It’s old news, I know, but I have been fighting with flu in the last few days. For those of you Open Source fanatics living in a cave or being struggling with seasonal influenza, the FSF just released the final version of their Affero license, that is GPL virality extended to network use. Whatever network use means, that is.
I’ve been ranting at length in the past about the various gripes I have with AGPL and friends, so I’m not going to reiterate. At the end of the day, everyone is free to choose their poison, and after all one more license with highly dangerous terms is going to bring some nice business to Open Source consultancies like us. It would have been nice, though, that the final version of something coming from the FSF was clear from ambiguity: alas, that’s not the case. We still have the SaaS loophole defined as “remote interaction through a computer network”: maybe I should blame my non-native English, but I have to say that I’m at loss when it comes to understanding what this exactly means. My lawyer background makes me extra paranoid, so I will have to interpret the above statement in the most restrictive way, that is covering internal use (such as corporate software used by employees alone). This basically means that if you install some AGPL software on your corporate server, and dare to perform some local modification (say you add support for your SSO system), you are legally bound to provide means for your employees to download (and then redistribute) the artifact, nevermind the possibility it contains confidential information you really don’t fancy giving away.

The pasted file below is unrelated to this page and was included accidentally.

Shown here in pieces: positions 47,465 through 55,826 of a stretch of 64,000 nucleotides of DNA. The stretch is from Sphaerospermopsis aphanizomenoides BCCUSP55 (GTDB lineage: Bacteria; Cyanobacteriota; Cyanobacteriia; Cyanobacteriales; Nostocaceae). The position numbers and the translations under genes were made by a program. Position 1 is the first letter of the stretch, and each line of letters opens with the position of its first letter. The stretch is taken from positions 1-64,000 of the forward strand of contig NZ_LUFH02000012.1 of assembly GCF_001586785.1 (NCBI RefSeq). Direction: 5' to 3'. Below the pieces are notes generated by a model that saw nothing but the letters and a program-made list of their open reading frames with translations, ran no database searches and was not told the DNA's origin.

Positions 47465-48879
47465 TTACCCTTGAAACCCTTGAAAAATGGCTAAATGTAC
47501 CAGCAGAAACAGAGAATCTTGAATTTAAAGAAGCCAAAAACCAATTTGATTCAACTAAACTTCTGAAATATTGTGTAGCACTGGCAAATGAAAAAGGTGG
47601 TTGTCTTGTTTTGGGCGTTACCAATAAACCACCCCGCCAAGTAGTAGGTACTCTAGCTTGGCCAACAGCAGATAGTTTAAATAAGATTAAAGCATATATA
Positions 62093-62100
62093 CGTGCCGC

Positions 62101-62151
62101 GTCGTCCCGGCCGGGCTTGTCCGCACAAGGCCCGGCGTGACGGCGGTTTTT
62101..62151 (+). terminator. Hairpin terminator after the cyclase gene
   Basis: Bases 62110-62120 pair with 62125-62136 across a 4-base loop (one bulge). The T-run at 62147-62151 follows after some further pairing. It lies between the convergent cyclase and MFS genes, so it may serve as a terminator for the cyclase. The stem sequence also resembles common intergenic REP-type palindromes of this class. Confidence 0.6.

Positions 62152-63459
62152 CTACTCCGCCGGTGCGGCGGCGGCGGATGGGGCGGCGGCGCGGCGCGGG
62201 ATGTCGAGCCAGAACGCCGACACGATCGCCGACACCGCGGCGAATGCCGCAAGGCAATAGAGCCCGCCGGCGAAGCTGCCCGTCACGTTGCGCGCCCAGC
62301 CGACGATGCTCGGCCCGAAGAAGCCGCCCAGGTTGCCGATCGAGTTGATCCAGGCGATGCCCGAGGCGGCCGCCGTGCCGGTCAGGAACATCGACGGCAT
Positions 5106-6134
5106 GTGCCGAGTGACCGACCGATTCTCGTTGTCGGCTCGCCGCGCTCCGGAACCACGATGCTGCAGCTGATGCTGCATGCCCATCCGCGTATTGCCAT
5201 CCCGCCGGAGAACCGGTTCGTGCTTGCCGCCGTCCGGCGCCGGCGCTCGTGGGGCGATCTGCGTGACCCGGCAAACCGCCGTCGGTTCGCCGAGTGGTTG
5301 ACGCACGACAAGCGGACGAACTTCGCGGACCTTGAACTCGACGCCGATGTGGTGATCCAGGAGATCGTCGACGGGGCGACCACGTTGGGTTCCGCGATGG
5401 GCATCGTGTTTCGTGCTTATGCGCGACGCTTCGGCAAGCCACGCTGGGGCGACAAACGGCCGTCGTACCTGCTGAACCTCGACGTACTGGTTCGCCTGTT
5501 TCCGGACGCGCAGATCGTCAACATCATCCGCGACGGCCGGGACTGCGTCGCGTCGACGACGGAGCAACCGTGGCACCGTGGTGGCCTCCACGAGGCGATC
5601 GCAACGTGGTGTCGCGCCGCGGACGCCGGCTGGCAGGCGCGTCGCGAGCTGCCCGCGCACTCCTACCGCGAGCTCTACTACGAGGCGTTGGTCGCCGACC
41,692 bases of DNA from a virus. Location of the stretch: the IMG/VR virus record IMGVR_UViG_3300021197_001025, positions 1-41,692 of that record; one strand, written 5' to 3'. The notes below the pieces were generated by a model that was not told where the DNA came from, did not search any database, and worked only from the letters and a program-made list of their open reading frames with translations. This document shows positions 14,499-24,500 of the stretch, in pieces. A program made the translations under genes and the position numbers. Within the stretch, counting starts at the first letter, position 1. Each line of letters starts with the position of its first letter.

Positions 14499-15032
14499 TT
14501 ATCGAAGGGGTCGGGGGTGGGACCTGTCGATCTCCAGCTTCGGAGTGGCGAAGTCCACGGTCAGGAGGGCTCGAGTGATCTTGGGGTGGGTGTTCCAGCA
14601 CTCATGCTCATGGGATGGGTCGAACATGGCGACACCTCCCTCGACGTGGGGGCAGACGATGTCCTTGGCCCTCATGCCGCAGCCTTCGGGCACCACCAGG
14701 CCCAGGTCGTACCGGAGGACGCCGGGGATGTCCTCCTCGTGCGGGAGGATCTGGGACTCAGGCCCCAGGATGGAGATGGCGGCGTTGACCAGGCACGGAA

The solution, just like with GPL, is simple: stay away from it. That stuff not only it’s viral, it’s highly contagious as well: don’t touch it even with a 6ft pole. Or surrender to whomever is going to sell you a license under different terms. Practical? Not at all. Fostering collaboration? Don’t even try that joke on me. Securing revenue streams for proprietary vendors using Open Source mostly as their marketing ploy? Indeed.
At a very least, information will be free. No one will be able to use it under any practical terms, but it will be free. Worth the fuss? I doubt it. Meanwhile, as the Open Source industry keeps lobbying for more convoluted licensing terms and the SaaS giants rejoice around nifty yet of little use APIs, the real issues of Saas, the one that really affect the general public such as open data access, are out there in the cold. Oh well, maybe it’s just this flu making me grumpy…